I didnt think so. I stand by my statement that the best way to stop an ABS equipped vehicle is to stand on the brakes and pay attention to steering the car. If you look on line you will find that "highly experienced, highly skilled drivers driving vehicles with highly developed braking systems(Sports Cars) can match or SLIGHTLY decrease stopping distance compared to similar ABS equipped vehicles".   

       If Joe Driver follows your advice he will be significatly increasing his stopping distance over what the ABS would do on its own.   

       For mere mortals driving normal automobiles, threshold braking is simply not achievable, where as ABS works every time.
jhomrighaus, Sep 13 2006
  

       + I was told to mash down on brakes w/ ABS.
While, I am not a professionally trained driver, I got a lot of experience on many different road conditions when I first started out driving by delivering pizzas in the Midwest. (rain,snow,ice,gravel)
I was able to pulse the break (hard, not as hard, hard, not as hard....) in order to keep from skidding, but I don't think I could stop a car that way faster than ABS would - I've had to hard stop with both and was amazed with ABS the first time I had to use it (I knew I was going to get crushed by a fire truck, but was able to stop short).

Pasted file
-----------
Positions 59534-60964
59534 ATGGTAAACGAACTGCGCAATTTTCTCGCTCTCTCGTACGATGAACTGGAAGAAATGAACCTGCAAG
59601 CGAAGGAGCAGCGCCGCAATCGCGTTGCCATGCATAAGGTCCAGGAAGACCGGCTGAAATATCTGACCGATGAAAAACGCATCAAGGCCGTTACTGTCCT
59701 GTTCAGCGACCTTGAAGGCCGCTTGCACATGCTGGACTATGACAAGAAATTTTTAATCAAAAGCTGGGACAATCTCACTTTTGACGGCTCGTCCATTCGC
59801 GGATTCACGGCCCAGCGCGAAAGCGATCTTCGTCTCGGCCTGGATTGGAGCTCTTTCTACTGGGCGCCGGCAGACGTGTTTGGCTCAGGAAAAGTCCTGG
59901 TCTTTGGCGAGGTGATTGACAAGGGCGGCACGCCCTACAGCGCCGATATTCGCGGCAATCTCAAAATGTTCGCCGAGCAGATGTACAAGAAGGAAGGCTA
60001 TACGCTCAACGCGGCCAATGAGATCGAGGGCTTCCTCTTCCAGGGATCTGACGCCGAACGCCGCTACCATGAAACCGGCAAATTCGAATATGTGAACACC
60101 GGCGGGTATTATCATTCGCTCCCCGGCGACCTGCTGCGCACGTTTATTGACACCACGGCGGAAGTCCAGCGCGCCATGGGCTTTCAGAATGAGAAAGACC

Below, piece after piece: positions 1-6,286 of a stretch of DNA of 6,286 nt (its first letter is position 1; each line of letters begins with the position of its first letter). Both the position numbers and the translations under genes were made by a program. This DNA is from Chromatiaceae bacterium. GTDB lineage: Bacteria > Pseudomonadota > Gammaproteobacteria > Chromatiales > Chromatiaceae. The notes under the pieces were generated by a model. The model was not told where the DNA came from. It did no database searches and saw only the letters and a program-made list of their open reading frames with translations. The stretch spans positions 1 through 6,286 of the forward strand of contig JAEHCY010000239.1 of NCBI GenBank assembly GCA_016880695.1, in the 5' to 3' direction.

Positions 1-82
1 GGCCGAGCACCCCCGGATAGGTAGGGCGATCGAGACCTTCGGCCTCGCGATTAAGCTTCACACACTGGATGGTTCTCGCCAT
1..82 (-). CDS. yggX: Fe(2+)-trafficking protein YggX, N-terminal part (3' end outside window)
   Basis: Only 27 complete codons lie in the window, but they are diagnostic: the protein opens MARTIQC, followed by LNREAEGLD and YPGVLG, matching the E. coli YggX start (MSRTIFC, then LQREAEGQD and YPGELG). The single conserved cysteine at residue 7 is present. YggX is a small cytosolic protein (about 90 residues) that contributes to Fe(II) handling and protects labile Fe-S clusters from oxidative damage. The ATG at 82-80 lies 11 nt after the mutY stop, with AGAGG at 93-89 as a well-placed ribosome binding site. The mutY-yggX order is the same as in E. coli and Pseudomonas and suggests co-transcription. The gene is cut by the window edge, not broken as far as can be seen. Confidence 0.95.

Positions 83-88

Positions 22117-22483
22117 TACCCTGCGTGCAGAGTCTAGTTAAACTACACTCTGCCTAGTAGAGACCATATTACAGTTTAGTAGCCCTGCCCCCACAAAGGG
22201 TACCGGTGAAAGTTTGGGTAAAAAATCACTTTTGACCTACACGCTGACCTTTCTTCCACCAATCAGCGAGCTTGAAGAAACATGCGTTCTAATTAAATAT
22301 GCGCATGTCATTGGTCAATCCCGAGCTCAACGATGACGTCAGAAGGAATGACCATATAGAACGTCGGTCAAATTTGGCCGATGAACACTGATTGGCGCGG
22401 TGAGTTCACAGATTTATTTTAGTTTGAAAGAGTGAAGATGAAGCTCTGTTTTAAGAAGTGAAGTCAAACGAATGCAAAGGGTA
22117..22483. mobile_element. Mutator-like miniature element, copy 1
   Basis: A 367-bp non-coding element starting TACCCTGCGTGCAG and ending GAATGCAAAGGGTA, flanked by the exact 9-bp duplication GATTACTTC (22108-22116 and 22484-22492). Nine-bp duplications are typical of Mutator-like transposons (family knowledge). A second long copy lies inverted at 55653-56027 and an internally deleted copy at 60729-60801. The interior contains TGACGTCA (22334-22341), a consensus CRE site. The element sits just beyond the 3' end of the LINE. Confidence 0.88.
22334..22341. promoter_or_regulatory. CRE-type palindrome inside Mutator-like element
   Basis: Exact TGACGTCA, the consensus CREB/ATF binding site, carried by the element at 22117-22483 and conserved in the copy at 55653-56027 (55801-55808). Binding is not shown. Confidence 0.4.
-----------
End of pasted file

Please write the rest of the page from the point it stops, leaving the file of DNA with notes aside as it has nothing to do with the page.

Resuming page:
I used the same pulse technique (though I think only with the front brake, it's been a while) when riding a bike for quick stops & again think that ABS would work better.
Zimmy, Sep 13 2006
  

       I wonder if you could do this mechanically without requiring a battery operated actuator. A little wheel running just in front of or behind the brake pad. This wheel rides on the rim slightly before the brake is engaged. As long as it is turning, it maintains a little extra tension on the brake/cable, bringing the pad into contact with the wheel. As soon as the wheel stops turning it releases this tension and the brake backs off a bit.
MechE, Aug 15 2008